On January 18, 2024, the Centers for Medicare & Medicaid Services (CMS) announced a new innovation model designed to improve quality of care and behavioral and physical health outcomes for Medicaid and Medicare patients with moderate to severe mental health conditions and substance use disorders (SUD). The new model, called the "Innovation in Behavioral Health Model" (IBH Model), is a state-based model that will launch in Spring 2024 and run for eight years. The IBH Model builds on past efforts by CMS to utilize community-based behavioral health practices and the lessons learned will be used for future "advanced alternative payment models and accountable care arrangements." Though it remains to be seen what states CMS will select to participate in the IBH Model, community-based behavioral health organizations and providers should consider how the IBH Model could serve as a construct for future care delivery models and funding/payment opportunities.

Model Overview

The IBH Model is designed to support community-based behavioral health providers and organizations in providing integrated care in outpatient settings. Because many patients enrolled in Medicare or Medicaid with moderate to severe behavioral health conditions may already have established relationships with behavioral health providers, this model uses behavioral health providers as the point of entry to identify and provide other necessary care and supports for these patients. Specifically, behavioral health providers will work with an interdisciplinary team of providers to address patient's needs related to behavioral and physical health as well as health-related social needs like housing, food, and transportation. As a value-based care approach, providers will be compensated based on quality of care and patient outcomes rather than on a fee-for-service model. Participating states and providers will receive funding to develop and implement model activities and capacity building, as well as health technology infrastructure to improve data sharing and quality reporting.

CMS recognizes that behavioral health providers face significant barriers to delivering successful care due to lack of resources and a fragmented health care delivery system that does not systematically integrate physical health care. As such, intended outcomes of the IBH Model include:

  • Enhanced quality and delivery of whole person care.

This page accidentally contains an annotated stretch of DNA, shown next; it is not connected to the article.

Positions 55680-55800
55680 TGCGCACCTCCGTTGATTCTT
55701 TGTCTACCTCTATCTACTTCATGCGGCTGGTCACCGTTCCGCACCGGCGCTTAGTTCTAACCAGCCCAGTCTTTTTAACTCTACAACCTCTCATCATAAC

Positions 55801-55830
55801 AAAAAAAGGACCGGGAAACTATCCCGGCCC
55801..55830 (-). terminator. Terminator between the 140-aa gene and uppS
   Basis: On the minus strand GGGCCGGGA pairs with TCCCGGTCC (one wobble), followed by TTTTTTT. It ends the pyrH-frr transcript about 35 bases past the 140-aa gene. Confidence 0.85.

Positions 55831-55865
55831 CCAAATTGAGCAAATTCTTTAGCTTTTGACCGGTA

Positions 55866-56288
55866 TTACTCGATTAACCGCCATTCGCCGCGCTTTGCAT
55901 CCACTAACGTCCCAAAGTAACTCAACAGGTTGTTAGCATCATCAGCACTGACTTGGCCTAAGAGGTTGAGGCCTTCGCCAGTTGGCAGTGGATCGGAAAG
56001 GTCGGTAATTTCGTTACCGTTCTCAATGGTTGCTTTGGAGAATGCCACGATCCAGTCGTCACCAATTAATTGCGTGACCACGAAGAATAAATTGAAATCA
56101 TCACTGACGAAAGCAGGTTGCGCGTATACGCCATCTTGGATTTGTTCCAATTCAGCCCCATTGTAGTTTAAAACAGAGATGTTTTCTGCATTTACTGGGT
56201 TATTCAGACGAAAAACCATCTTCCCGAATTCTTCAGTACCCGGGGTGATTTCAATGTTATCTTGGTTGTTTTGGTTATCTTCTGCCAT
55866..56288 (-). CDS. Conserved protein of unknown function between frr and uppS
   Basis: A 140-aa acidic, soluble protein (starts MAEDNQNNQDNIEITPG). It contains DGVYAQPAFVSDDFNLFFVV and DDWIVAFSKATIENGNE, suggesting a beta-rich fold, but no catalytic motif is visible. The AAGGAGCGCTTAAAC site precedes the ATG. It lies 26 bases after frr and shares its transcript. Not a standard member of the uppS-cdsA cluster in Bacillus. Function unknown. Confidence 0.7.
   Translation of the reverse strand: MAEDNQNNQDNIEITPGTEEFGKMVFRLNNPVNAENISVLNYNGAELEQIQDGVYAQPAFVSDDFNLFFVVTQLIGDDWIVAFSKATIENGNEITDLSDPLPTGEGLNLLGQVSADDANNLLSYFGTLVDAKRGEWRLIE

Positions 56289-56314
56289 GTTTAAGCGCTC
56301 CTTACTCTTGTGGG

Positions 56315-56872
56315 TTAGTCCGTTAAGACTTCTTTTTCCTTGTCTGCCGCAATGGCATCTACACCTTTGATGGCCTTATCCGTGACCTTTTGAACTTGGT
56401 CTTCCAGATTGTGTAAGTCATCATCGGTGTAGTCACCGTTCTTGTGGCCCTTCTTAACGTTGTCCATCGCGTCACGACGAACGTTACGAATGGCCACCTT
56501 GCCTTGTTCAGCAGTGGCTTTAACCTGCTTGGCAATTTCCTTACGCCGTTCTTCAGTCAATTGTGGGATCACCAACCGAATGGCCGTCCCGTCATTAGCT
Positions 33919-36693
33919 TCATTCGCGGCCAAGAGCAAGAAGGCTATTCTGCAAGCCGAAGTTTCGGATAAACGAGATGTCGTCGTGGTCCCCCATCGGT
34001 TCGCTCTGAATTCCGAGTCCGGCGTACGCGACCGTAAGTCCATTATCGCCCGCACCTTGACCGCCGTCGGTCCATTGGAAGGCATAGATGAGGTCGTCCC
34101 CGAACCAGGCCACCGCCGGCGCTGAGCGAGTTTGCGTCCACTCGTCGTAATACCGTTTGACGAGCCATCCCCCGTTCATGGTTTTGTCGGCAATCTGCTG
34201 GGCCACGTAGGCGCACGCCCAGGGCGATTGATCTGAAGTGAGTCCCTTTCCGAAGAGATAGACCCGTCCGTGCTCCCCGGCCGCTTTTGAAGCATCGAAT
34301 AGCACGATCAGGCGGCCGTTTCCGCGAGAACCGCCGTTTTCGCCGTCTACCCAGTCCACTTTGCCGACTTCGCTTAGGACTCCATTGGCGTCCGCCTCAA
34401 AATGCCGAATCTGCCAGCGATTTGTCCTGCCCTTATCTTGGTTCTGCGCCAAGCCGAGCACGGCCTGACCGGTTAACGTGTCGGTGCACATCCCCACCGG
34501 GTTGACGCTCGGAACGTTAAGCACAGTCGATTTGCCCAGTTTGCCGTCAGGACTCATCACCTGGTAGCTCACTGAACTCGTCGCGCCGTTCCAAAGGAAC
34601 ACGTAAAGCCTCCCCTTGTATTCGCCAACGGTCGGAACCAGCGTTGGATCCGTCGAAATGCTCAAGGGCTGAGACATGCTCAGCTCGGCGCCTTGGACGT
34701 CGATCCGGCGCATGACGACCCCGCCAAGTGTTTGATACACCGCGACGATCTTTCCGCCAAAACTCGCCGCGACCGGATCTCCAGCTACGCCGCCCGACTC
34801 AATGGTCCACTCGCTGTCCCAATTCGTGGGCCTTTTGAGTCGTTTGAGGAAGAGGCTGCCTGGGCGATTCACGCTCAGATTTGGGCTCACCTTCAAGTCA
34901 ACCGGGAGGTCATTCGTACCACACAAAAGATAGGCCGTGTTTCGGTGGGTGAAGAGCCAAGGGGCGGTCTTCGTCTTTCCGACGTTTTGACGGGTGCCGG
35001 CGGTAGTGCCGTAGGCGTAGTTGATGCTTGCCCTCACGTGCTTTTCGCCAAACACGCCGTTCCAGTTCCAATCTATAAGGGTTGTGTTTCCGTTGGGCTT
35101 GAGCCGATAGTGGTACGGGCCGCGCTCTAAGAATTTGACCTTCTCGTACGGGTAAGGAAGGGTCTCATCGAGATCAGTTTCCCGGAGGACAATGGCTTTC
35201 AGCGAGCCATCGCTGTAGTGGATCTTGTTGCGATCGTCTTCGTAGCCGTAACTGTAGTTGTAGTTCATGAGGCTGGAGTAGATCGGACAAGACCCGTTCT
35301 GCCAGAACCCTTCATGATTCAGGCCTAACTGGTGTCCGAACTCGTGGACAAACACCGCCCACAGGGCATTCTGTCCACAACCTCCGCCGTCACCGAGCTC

• Increase access to behavioral health, physical health and health related social needs services, such as housing, food, and transportation.
  • Improve health and equity outcomes.
  • Fewer avoidable emergency department and inpatient visits.
  • Strengthen health information technology systems capacity.

Model Participants and Timeline

To participate in this voluntary program, state Medicaid agencies may apply to the program once CMS has released a Notice of Funding Opportunity, scheduled for the Spring of 2024. If chosen, the state Medicaid agency must select community-based behavioral health organizations as participants. These provider participants must meet certain criteria set out by CMS and applications will be reviewed by a panel of technical experts. An implementation period for selected states and practice participants is expected to run through the third-quarter of 2027, during which time CMS and states will provide infrastructure funding to practice participants to support the care delivery framework, including information technology, telehealth tools, and practice transformation activities. Participating states and practices will then provide care to Medicare and Medicaid beneficiaries through the IBH Model from the end of 2027 through the third-quarter of 2032.

Impact on Care

The IBH Model has significance for the future delivery of behavioral health and SUD treatment. First, it is an attempt to integrate the traditionally siloed system of physical and behavioral health care and will help improve access to whole-person behavioral health resources. The program indicates CMS is aware of how often behavioral health and physical health conditions go hand and hand and affect each other. Second, the IBH Model represents multi-payer alignment between Medicaid and Medicare. Medicare and Medicaid patients experience disproportionately high rates of mental health conditions and/or SUD. Not only are additional resources important for these historically vulnerable patient populations, but multi-payer alignment on various elements like payment models and quality measures provides additional flexibility and incentive for designing Medicaid Alternative Payment Models for individual states. Lastly, while the IBH Model is limited to Medicaid and Medicare patients, it is likely that commercial payors may follow suit with similar programs, particularly if CMS shows successful outcomes. Providers in the behavioral health space should welcome the increased focus and investment into an infrastructure designed to improve access to quality whole-person care.

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